Cloud Spelunking

Back when global exploration meant finding a place, discovery was fairly straightforward. A given group of people could send some intrepid souls in a direction where none of them had ever been before, be it a valley, a sea, an island or a continent, and then that new place was ‘discovered’. There were gaps between the discovered places, but after a while, most of the gaps were closed and we now have a pretty good idea of where most places are on the surface of our planet.

Exploration has gotten a bit more slippery since then, and filling the gaps can be an elusive undertaking.

Alps in morning cloud, New Year's Day 2014 Photo: PK Read

Alps in morning cloud, New Year’s Day 2014
Photo: PK Read

In the investigation of ongoing climate change, unexplored territory remains. At the American Geophysical Union (AGU) annual fall meeting in December, three scientists who contributed to the most recent International Panel on Climate Change (IPCC) Working Group I report (released in September 2013) outlined three areas that need more intrepid spelunking if the climate change process and its impacts are to be understood.

One misty area is the full functionality of the carbon cycle, or how carbon makes its way between the soils, the plants, water bodies and the air.

Another is how the oceans themselves work at deeper levels. Specifically, how they absorb the increasing heat of the atmosphere.

But, as a card-carrying member of the Cloud Appreciation Society, I am particularly keen to follow the research on the role played by clouds when it comes to climate change. How do airborne particles affect clouds? Also, apparently low level cloud cover is migrating to the north and south. What overall effect this will have is currently a foggy area on the map of knowledge.

Mont Blanc, New Year's Day 2014. Photo: PK REad

Mont Blanc, New Year’s Day 2014.
The Jet d’Eau in Lake Geneva is visible in the lower right corner.
Photo: PK Read

In my corner of the planet, ephemeral clouds and solid mountains share the skyline. Just because the clouds obscure parts of the jagged outline on some days doesn’t mean the mountain has moved or shifted shape. And, contrary to what climate change deniers might insist, just because we can’t see all the gears and workings of climate change yet doesn’t mean we never will.

It’s commendable that these scientists are exposing gaps in knowledge so that we can send forth more explorers, and reveal the general location of the obscured territories in our understanding of climate change.


Air Absurdum

I read today about an intriguing legal exercise in definitions.

Briefly, the Texas Commission on Environmental Quality (TCEQ) won a lawsuit that had been filed against it demanding that the commission take steps to reduce greenhouse gases. Travis County District Court decision essentially supported the commission’s view that it could use its own discretion in the implementation of greenhouse gas regulations.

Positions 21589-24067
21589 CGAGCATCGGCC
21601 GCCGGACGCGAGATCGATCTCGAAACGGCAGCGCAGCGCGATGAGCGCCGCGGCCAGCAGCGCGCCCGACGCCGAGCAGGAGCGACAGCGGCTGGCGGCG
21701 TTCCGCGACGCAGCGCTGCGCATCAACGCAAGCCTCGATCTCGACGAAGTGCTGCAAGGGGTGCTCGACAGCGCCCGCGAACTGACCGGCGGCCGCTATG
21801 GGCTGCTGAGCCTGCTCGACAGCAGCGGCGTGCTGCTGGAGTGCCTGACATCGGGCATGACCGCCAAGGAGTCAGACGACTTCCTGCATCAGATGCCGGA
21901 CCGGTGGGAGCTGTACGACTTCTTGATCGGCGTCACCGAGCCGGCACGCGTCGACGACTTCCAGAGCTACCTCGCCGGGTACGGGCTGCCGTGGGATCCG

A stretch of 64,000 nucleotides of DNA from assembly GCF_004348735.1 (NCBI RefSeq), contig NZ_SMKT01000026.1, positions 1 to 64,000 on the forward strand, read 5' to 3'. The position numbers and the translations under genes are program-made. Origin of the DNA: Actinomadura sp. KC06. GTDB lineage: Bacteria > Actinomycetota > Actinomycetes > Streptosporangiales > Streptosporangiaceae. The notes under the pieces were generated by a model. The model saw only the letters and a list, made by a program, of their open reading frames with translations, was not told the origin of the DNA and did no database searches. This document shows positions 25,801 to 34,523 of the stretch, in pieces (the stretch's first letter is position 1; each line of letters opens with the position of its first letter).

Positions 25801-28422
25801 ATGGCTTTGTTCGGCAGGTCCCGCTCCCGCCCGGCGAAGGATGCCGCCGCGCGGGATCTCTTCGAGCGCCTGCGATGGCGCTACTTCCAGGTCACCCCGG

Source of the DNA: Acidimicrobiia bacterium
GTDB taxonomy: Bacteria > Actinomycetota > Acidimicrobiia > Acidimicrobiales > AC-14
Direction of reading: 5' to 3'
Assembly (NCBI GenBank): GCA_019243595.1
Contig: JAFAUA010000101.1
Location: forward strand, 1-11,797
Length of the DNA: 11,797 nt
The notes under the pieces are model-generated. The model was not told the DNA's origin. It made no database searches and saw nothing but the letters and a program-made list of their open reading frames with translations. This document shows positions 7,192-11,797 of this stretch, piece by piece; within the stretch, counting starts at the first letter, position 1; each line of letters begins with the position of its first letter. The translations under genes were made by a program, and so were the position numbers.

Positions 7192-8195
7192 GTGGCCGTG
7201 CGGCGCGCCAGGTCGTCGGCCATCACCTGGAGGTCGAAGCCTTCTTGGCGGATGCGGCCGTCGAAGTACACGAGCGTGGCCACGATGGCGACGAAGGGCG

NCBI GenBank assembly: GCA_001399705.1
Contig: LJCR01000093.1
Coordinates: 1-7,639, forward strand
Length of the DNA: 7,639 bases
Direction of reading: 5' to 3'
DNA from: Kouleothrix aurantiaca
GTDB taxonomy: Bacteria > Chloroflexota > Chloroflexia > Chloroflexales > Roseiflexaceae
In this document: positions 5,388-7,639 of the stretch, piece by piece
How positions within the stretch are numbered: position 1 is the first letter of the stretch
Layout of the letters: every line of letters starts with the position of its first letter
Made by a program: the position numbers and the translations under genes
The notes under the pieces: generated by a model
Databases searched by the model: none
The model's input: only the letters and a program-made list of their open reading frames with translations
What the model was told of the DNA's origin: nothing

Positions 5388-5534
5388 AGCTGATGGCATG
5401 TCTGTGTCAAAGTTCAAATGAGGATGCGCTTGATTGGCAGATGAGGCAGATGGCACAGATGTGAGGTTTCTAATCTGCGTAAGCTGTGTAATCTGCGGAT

But the commission was not satisfied with the language of the district court’s decision in its favor. Specifically, it claimed that the Judge Gisela Triana had made an “improper declaratory judgment” by including in her decision the comment that the state of Texas responsible for protecting “all natural resources of the state including the air and atmosphere.” qualite_air__093507200_1658_06072010

According to a Texas Tribune article, “Judge Triana agreed with the plaintiffs that a tenet of United States common law known as the public trust doctrine required the government to protect the atmosphere as a resource for public use.

“The commission had disagreed, saying Texas’ duty to protect resources under public trust were “limited to the waters of the state.””

The original lawsuit, the one that unsuccessfully demanded that the TCEQ take action to limit greenhouse gas emissions, was one of many filed across the United States in an attempt to gain legal acknowledgement and rulings that the atmosphere and clean air are public trust assets that must be protected.

Travis County District Judge Gisela Triana was the first judge to do so, and in the hope of heading off a precedent, the TCEQ is seeking to have her ‘public trust’ comments vacated.clean-air

It’s an interesting argument on the part of the Commission, since the Mission Statement on the TCEQ site states:

The Texas Commission on Environmental Quality strives to protect our state’s public health and natural resources consistent with sustainable economic development. Our goal is clean air, clean water, and the safe management of waste.

Definitions have a curious way of becoming slippery when you try to catch them, to hold them up to the light and examine them from all sides.

“Natural resource” would seem an obvious enough term to define – a resource that occurs in nature, and one might add the notion that natural resources are shared by all, as no one ‘made’ them.

But this lumps the natural resources we all need to exist – breathable air, drinkable water – with the resources which are nice to have for a variety of reasons, many of them economic. Oil, timber, land, fish, wildlife, minerals.

So the apparent inextricability in the TCEQ’s mission statement of natural resource protection in one sentence and setting clean air as a goal in another might not be all that difficult to separate, after all – but only if the ‘natural resources’ under protection are of a different kind than the ‘natural resource’ of clean air.

I note in passing that, according to this The Daily Texan article, “If Texas was its own country, its emission levels would rank 21st in the world.”

Texas sky Photo: Mike Robinson

Texas textured sky
Photo: Mike Robinson